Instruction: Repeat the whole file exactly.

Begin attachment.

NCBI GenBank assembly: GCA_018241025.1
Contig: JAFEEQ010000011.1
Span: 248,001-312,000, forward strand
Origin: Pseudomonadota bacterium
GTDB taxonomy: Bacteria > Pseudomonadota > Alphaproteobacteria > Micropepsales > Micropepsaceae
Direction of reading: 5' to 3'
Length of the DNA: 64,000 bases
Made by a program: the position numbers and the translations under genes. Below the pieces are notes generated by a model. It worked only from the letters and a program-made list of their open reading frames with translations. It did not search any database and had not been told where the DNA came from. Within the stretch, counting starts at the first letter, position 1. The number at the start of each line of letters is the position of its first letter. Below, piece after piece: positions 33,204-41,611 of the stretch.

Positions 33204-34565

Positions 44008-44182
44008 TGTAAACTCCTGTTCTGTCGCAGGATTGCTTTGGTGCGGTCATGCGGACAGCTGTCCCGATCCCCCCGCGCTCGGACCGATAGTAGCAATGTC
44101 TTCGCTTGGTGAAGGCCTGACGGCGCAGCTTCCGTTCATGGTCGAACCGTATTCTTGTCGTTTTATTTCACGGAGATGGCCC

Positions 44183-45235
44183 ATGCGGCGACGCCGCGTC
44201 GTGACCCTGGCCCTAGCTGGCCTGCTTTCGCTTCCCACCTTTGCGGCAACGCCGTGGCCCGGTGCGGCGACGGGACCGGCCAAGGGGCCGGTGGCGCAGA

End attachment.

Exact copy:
NCBI GenBank assembly: GCA_018241025.1
Contig: JAFEEQ010000011.1
Span: 248,001-312,000, forward strand
Origin: Pseudomonadota bacterium
GTDB taxonomy: Bacteria > Pseudomonadota > Alphaproteobacteria > Micropepsales > Micropepsaceae
Direction of reading: 5' to 3'
Length of the DNA: 64,000 bases
Made by a program: the position numbers and the translations under genes. Below the pieces are notes generated by a model. It worked only from the letters and a program-made list of their open reading frames with translations. It did not search any database and had not been told where the DNA came from. Within the stretch, counting starts at the first letter, position 1. The number at the start of each line of letters is the position of its first letter. Below, piece after piece: positions 33,204-41,611 of the stretch.

Positions 33204-34565

Positions 44008-44182
44008 TGTAAACTCCTGTTCTGTCGCAGGATTGCTTTGGTGCGGTCATGCGGACAGCTGTCCCGATCCCCCCGCGCTCGGACCGATAGTAGCAATGTC
44101 TTCGCTTGGTGAAGGCCTGACGGCGCAGCTTCCGTTCATGGTCGAACCGTATTCTTGTCGTTTTATTTCACGGAGATGGCCC

Positions 44183-45235
44183 ATGCGGCGACGCCGCGTC
44201 GTGACCCTGGCCCTAGCTGGCCTGCTTTCGCTTCCCACCTTTGCGGCAACGCCGTGGCCCGGTGCGGCGACGGGACCGGCCAAGGGGCCGGTGGCGCAGA